TORONTO - A successful closer needs to be able to throw strikes, have a fastball in the mid-90s, and a short memory.
Blue Jays Frank Francisco has all of that, but on Mother’s Day he had a long memory of his mother Vicenta, her tribulations, work ethic and sacrifices.
Vicenta raised 10 children, eight of her own, plus two more from her husband’s family in the Distrito Nacional area of Santo Domingo in the Dominican Republic.
Vicenta would tell a 14-year-old Francisco how he had to be home by 9 p.m.
“I’d be hanging out on the street corner with my friends, joking around and she’d come and grab me by the arm and take me home. It would really embarrass me in front of all my friends.”
And the next day?
“They’d tease me at school ... and the next night she would have to come and get me again,” he said wiping his left eye, sitting at his locker after his Blue Jays fell 5-2 to the Detroit Tigers on Sunday at the Rogers Centre. “It was a good thing she did, she saved me from some bad choices. We’d hangout and smoke cigarettes.”
Vicenta struggled raising Alfredo, Eusebio, Foel, Robert, Ingrid, Alexandra, Frank, lucky No. 7, and Arismendy, plus his step-sisters Francia and Jenny.
“It was hard, real hard,” Francisco recalls. He said his mother would wake up at 4 a.m. each day and cook. And cook. And cook.
Vicenta would make beans and rice, pork, steak and chicken to be sold at her roadside stand to students at a nearby university, then cook breakfast for her large brood and lunch “our biggest meal of the day.”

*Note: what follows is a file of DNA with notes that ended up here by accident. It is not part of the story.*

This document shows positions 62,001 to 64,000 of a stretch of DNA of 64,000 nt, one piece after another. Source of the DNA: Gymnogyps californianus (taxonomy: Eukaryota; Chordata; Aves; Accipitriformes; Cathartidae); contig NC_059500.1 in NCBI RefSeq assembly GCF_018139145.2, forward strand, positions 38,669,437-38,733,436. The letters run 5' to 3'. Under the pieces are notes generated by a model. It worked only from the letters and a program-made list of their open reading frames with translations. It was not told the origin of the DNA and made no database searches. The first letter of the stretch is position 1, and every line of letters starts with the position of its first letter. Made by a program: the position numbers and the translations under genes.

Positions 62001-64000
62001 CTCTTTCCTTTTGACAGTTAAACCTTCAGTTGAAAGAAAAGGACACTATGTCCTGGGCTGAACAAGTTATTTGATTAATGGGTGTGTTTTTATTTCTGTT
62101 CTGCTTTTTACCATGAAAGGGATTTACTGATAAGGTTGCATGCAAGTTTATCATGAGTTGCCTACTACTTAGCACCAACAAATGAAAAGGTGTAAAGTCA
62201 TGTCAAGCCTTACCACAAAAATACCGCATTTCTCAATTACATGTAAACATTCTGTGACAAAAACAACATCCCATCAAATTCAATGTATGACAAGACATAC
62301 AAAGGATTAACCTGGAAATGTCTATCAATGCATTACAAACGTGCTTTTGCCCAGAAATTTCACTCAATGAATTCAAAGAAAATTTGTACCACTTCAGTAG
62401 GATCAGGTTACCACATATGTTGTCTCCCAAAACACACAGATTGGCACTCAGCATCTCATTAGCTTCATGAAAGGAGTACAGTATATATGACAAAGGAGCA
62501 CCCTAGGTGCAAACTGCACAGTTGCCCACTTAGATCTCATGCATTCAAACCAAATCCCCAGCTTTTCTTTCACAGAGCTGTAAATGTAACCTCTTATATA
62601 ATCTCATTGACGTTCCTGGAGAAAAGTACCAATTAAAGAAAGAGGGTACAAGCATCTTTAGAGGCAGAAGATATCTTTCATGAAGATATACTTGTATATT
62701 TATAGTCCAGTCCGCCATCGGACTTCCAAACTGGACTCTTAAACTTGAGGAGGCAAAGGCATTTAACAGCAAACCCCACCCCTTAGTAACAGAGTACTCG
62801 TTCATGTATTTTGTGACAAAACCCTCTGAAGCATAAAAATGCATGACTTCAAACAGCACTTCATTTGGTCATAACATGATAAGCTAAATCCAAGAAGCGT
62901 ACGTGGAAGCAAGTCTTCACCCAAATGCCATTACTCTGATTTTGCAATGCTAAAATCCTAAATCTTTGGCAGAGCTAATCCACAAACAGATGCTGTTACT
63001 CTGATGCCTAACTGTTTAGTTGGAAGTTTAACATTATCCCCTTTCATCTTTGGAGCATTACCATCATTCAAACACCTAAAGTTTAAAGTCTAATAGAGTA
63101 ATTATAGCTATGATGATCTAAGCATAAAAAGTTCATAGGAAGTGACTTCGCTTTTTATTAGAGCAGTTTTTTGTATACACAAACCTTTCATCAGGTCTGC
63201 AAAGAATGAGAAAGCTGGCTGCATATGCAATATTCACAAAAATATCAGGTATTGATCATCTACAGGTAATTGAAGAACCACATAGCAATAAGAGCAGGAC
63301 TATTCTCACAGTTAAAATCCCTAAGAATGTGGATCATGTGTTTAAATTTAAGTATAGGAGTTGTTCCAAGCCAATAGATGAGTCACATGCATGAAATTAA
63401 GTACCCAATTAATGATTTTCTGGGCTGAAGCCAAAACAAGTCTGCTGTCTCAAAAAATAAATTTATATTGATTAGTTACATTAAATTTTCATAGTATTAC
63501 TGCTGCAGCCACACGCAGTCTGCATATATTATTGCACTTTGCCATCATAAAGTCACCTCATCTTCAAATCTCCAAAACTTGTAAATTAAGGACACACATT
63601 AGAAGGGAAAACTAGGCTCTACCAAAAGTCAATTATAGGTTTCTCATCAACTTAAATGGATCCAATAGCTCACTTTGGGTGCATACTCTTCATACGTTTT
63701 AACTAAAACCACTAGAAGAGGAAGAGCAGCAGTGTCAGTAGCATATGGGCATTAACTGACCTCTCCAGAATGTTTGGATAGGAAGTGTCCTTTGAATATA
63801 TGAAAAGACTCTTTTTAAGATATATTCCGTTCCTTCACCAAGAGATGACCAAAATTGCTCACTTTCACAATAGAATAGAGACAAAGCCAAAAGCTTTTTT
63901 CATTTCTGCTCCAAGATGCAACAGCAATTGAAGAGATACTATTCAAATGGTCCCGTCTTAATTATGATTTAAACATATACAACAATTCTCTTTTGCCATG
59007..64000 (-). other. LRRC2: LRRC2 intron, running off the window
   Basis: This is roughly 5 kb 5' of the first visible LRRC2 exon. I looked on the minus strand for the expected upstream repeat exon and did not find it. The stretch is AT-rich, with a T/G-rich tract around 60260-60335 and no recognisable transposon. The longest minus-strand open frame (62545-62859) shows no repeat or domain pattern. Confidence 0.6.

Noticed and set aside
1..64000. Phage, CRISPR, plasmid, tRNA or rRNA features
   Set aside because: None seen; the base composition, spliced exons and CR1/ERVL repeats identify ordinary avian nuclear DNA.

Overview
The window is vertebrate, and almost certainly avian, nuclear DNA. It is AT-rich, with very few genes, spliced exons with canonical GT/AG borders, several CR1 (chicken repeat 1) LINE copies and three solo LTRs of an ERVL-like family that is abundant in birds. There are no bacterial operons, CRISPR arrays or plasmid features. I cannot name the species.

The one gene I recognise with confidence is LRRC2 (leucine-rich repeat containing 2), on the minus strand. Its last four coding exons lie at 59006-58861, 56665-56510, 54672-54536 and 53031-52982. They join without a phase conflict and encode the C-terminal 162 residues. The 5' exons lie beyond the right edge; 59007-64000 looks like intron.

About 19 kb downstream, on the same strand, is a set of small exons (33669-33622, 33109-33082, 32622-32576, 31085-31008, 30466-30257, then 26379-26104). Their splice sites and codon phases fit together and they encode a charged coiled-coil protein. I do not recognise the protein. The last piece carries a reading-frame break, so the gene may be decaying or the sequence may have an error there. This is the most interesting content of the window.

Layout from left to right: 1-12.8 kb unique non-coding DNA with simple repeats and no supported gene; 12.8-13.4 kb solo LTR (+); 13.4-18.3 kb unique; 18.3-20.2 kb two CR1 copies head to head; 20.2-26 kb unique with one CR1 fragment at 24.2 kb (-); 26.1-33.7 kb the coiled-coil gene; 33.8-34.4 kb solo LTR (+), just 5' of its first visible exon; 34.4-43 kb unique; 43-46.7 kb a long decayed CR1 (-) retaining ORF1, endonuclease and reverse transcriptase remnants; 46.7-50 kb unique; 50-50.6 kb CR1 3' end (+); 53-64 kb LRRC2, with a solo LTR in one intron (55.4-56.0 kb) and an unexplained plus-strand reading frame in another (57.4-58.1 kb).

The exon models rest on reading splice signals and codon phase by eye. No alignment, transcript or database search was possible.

“And she would have to save enough money to buy food because the people didn’t pay until Saturday,” Francisco said. “We didn’t have enough money to pay for a permit so police would make her move. I remember after they made her move, her coming home crying. I didn’t say much. I was about five at the time. I’d just walk away.”
Francisco has not walked away from his role as bread-winner of the family.
While his five sisters have professional careers, his brothers sometimes need help.
He accompanied his mother to her food stand on Saturdays as his brothers helped.
“I saw the love people had for her,” he said.
When mom was not grabbing young Frank by the arm to bring him home, she was preaching how his older brothers should return to school. When they didn’t, she hired a teacher to come to the house and tutor her.
“My mother could read and write, but she wanted to improve,” Francisco said. “From the time she was 38 to 40 (years old) a teacher would come. She would tell my brothers Ślook at me, you are never too old to learn.’”
When Francisco was at double-A Frisco in the Texas Rangers system he phoned home and told his mother if he ever made the majors she could retire.
Since then, he’s bought his parents a house, put money away and they live off the interest, which he can do earning $4 million US this season. He’s bought 15 acres near the Los Angeles Dodgers academy where he’ll build a house for his brothers to live with a hoops court, swimming pool, ball diamond, barbecue and an area to play dominoes and chess.
On Mother’s Day, Vicenta was far away from the Rogers Centre and the Dominican Republic. The closer had flown his parents to Spain to see their daughter Arismendy.
“When my mother used to come and get me off the street corner, she’d say she was doing Śthe right thing and some day I’d understand,’” Francisco said.
“All my friends don’t have what I have thanks to my mother. Now, I understand.”